Culture - Not Just a Human Thing

Humankind is capable of great accomplishments, such as sending probes into space and eradicating diseases; these achievements have been made possible because humans learn from their elders and enrich this knowledge over generations. 

Thanks to  this cumulative aspect of culture – whereby small changes build up, are transmitted, used and enriched by others –, humans use techniques that evolve and improve from one generation to the next, and also differ from one population to another.

It was already know that chimpanzees learn many things from their peers, but each individual seems to start learning from scratch. Thus cumulative culture was previously thought that be unique to humans. 

But, for the first time, a type of cumulative cultural evolution has now been observed in another primate, the baboon. This discovery show that  specifically human capacities, such as language, are not necessarily required for the emergence of cumulative cultures.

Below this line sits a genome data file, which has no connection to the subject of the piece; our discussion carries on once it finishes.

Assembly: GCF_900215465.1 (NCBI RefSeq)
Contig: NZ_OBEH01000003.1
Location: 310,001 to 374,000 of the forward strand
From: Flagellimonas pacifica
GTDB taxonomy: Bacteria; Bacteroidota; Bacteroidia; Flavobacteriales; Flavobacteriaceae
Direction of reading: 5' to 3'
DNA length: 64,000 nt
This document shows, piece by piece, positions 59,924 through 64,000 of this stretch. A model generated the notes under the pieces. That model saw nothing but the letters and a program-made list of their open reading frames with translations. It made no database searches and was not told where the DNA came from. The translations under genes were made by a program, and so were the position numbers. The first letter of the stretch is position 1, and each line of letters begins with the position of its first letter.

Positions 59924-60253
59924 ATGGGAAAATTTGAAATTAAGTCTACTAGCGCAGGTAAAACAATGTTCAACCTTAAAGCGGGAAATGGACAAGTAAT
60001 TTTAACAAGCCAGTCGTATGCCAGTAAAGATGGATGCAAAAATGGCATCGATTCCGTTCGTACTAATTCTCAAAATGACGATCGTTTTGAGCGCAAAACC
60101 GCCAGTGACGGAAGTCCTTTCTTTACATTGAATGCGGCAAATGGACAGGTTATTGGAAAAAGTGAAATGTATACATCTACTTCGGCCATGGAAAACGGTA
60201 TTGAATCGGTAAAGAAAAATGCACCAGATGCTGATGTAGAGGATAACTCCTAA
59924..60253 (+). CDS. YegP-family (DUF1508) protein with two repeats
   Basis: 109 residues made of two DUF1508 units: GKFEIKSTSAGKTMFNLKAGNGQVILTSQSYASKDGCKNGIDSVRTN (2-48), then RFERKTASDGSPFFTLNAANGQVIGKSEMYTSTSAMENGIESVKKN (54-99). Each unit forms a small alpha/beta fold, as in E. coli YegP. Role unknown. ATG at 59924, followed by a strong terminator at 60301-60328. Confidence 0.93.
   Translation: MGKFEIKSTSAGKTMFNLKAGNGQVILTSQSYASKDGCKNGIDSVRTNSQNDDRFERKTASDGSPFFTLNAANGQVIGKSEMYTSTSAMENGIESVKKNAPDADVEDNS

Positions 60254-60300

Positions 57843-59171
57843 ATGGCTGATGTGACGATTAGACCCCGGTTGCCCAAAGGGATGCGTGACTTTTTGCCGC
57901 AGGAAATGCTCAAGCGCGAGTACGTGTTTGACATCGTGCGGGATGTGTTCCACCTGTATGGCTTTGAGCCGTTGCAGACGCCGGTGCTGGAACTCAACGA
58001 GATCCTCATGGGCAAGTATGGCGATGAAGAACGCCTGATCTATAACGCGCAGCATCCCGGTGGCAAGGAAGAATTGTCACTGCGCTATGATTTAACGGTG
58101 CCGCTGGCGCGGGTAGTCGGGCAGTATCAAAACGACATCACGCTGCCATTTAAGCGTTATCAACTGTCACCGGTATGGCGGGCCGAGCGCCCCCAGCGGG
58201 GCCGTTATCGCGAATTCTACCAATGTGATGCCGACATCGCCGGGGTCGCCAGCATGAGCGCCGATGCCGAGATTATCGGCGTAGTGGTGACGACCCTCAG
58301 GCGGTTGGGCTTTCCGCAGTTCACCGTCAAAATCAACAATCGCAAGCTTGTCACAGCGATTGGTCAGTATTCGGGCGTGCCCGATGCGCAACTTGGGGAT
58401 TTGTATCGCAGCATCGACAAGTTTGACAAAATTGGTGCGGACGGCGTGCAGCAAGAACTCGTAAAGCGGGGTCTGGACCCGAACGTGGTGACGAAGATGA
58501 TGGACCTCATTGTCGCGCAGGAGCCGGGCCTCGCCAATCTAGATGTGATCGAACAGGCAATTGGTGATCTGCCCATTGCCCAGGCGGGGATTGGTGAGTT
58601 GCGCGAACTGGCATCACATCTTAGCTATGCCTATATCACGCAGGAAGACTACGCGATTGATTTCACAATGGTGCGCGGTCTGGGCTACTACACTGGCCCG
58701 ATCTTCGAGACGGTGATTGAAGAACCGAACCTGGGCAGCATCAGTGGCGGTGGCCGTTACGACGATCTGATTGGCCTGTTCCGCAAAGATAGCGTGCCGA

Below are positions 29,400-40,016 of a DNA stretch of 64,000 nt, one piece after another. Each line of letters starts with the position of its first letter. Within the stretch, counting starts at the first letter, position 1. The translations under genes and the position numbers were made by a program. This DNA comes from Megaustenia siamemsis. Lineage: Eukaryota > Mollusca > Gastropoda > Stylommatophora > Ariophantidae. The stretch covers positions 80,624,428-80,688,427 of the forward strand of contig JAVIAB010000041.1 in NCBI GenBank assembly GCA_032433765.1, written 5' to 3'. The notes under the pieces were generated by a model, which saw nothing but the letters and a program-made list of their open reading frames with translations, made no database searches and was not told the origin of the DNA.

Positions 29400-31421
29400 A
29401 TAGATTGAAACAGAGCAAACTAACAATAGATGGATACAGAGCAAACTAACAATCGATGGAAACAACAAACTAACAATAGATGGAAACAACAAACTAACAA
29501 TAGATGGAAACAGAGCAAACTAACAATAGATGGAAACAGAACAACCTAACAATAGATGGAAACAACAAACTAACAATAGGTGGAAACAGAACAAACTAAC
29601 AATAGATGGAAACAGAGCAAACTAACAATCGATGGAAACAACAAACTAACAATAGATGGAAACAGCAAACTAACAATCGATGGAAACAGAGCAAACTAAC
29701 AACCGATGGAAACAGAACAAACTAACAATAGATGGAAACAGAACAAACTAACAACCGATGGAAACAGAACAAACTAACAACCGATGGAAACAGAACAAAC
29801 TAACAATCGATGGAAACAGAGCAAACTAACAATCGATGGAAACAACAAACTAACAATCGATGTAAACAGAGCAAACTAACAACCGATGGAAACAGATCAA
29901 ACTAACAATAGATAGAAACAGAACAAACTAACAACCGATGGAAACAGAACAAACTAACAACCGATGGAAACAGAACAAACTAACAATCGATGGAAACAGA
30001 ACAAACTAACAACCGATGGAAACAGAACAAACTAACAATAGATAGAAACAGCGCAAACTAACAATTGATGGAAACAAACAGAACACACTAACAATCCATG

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Update: Cultures are no longer unique to humans. In November 2014, at the 11th Conference on the Convention on the Conservation of Migratory Species of Wild Animals (an international environmental treaty under the aegis of the United Nations), the existence of a non-human culture was officially recognized.

 


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